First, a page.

Kansas History - Spring 2003
(Vol. 26, No. 1)
L. Boyd Finch, "Doctor Diamond Dick: Leavenworth's Flamboyant Medicine Man."
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In this very interesting look at the life and “flamboyant” career of George B. McClellan, also known as “Diamond Dick,” author L. Boyd Finch places his subject at the nexus of medicine shows, wild west shows, and dime novels in order to give the reader a better understand of all three late nineteenth and early twentieth-century phenomena, as well as the characters who made them popular. “Dr.” McClellan, who died Bell Memorial Hospital (University of Kansas Medical Center) in Kansas City, Kansas, was involved in all three and the story of his life makes for interesting reading and although he roamed the Midwest, his ties to Kansas were extensive. He was “known in every Kansas hamlet by his costume,” proclaimed the Kansas City Journal, but, according to Finch, “McClellan enjoyed particular success in Leavenworth in 1887-1888,” where his “promotional methods” through the pages of the local newspapers were especially “memorable.”
Dale E. Nimz, "Damming the Kaw: The Kiro Controversy and Flood Control in the Great Depression."
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Two decades before "Big Dam Foolishness" triumphed with the building of the Tuttle Creek Dam and Reservoir in the Blue Valley, Kansans and interested individuals throughout the nation hotly debated the advisability of damming the Kansas River for the purposes of controlling downstream flooding and regulating navigation on the Missouri River. Historian Dale E. Nimz examines the contesting factions in the 1930s fight for and against the construction of the Kiro dam, and "shows how policy changed through competition among different groups with different interests. At a time of widespread insecurity, the Kansas Rive Dam represented an ambition for the control of nature through engineering that grew for the next thirty years," and ultimately "the water politics of Kansas contributed to the making of an environmental policy that transformed the rivers of the Missouri basin and the other great river basins of the United States."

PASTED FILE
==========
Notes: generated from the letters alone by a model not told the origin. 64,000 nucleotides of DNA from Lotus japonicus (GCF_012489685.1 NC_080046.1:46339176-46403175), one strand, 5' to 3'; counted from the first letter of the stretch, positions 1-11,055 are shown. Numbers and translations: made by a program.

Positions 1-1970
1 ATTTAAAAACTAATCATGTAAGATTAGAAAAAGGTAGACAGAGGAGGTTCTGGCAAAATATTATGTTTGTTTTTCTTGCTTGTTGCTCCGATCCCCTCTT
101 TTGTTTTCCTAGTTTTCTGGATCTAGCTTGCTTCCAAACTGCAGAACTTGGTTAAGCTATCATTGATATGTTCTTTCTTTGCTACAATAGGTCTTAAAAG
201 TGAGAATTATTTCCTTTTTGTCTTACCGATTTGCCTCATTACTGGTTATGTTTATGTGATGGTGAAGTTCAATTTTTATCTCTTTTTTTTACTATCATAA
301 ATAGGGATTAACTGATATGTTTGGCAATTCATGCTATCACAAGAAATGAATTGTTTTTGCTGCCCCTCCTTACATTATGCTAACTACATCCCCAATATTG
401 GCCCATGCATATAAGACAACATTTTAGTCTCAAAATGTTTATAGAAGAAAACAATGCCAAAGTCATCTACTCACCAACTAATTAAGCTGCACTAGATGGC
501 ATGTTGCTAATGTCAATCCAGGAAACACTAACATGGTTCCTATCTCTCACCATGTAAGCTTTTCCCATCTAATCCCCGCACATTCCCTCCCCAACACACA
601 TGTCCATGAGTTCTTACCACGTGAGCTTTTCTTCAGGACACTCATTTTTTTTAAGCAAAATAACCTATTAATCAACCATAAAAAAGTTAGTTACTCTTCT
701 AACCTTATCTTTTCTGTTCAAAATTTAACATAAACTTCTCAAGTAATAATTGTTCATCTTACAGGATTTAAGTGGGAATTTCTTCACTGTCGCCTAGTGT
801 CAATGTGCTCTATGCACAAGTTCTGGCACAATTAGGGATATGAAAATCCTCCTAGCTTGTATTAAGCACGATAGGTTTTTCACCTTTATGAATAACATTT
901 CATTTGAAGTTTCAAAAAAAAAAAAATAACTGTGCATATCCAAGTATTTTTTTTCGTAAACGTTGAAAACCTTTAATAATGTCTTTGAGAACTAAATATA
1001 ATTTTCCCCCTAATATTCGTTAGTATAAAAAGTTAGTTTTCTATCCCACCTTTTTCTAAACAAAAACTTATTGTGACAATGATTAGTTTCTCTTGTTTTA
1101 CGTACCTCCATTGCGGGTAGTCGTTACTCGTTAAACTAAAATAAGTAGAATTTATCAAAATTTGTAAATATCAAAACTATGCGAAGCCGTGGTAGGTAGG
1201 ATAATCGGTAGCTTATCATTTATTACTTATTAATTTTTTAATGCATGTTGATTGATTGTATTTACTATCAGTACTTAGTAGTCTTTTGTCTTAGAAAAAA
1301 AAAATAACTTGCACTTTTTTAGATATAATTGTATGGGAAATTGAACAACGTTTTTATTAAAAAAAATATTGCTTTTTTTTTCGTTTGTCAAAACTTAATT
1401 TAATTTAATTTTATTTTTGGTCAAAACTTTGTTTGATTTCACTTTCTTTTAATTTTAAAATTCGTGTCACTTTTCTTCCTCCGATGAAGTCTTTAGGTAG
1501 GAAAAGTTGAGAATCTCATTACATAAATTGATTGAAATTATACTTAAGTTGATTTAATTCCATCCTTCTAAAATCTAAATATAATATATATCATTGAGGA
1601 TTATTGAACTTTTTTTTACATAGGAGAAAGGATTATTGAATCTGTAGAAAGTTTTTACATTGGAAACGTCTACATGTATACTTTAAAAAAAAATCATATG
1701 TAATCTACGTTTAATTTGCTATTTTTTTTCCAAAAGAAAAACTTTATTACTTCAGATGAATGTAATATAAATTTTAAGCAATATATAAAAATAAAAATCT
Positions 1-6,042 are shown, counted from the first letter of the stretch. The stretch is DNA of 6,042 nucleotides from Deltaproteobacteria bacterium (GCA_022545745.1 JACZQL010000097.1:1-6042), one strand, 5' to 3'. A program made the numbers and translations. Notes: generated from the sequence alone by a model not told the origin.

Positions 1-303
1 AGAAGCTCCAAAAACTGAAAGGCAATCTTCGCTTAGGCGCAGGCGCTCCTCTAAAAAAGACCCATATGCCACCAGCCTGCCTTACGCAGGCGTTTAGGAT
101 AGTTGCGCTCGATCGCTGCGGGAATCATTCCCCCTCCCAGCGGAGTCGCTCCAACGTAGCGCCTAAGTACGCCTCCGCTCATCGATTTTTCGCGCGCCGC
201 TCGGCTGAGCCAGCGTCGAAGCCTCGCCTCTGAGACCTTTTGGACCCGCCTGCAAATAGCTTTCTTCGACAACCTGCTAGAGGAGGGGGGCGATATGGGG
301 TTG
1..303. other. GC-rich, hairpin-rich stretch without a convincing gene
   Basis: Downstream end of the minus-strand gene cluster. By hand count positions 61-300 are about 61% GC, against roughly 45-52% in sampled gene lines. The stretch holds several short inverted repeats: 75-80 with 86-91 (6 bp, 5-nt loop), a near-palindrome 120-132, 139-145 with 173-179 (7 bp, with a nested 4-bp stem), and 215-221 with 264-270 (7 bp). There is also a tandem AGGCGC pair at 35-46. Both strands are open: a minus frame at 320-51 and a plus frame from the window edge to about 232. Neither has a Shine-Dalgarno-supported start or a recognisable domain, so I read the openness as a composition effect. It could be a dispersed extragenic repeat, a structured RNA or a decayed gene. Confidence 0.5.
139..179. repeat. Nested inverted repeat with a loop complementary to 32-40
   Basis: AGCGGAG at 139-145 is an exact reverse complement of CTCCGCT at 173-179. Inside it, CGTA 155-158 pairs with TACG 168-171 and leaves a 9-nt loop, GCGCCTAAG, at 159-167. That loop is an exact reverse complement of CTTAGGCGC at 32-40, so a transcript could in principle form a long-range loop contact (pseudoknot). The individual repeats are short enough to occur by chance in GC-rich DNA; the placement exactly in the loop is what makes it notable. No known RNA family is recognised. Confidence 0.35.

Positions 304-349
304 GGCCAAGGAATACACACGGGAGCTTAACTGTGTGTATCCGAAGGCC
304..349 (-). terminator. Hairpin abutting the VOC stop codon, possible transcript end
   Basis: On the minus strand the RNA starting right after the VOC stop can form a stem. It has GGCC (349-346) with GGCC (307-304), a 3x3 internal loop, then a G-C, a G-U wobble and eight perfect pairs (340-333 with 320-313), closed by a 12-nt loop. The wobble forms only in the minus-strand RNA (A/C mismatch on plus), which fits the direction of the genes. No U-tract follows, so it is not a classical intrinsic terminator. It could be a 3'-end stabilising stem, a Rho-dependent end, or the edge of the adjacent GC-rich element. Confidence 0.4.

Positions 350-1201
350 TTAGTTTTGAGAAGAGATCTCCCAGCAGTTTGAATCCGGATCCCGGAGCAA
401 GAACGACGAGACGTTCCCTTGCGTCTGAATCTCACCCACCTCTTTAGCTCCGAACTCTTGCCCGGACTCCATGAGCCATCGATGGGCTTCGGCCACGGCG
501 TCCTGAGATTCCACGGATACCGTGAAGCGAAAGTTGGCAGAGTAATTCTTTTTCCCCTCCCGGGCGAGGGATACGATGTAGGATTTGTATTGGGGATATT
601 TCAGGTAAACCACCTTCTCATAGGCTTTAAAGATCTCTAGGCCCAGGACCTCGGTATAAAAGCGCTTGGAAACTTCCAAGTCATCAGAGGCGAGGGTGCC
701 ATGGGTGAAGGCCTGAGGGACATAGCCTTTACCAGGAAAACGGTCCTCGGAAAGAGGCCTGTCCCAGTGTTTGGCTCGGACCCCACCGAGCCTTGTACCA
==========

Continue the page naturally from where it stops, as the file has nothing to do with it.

Donna Cooper Graves, "'We'll fight it out fair right now': Homicide, Felony Assault, and Gender in Kansas City, Kansas, 1890-1920."
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Since men have and continue to “commit the overwhelming majority” of the nation’s crimes, female crime has been, at least until recently, understudied by historians and professionals in other disciplines. Professor Graves’s study of such crime in Kansas City, Kansas, based on extensive research in the criminal court records and newspapers, joins a growing and important body of work that is now focusing “exclusively on female crime or places gender at the center of analysis.”
Pamela Riney-Kehrberg, "Growing up in Kansas. Review Essay."
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Our review essay series continues with this fine contribution by Iowa State University historian Pamela Riney-Kehrberg, who examines the field of children’s history and concludes that, with a very few exceptions, “the history of childhood in Kansas is a history yet to be written.” Riney-Kehrberg guides the reader through the relevant but relatively scarce literature on this subject, while speculating on the nature of the “ideal history of childhood,” providing a working “definition of childhood,” and discussing the “difficulties of writing the history of children”—that is, the dearth of and unique “problems with source material.”
(The following books and collections are reviewed in full in our print version.)
The Shawnee Indians: An Annotated Bibliography by Randolph Noe
xxxv + 721 pages, notes, indexes.
Lanham, Md.: Scarecrow Press, 2001, cloth $105.00.
Reviewed by Joseph B. Herring, senior program officer, National Endowment for the Humanities, Washington, D.C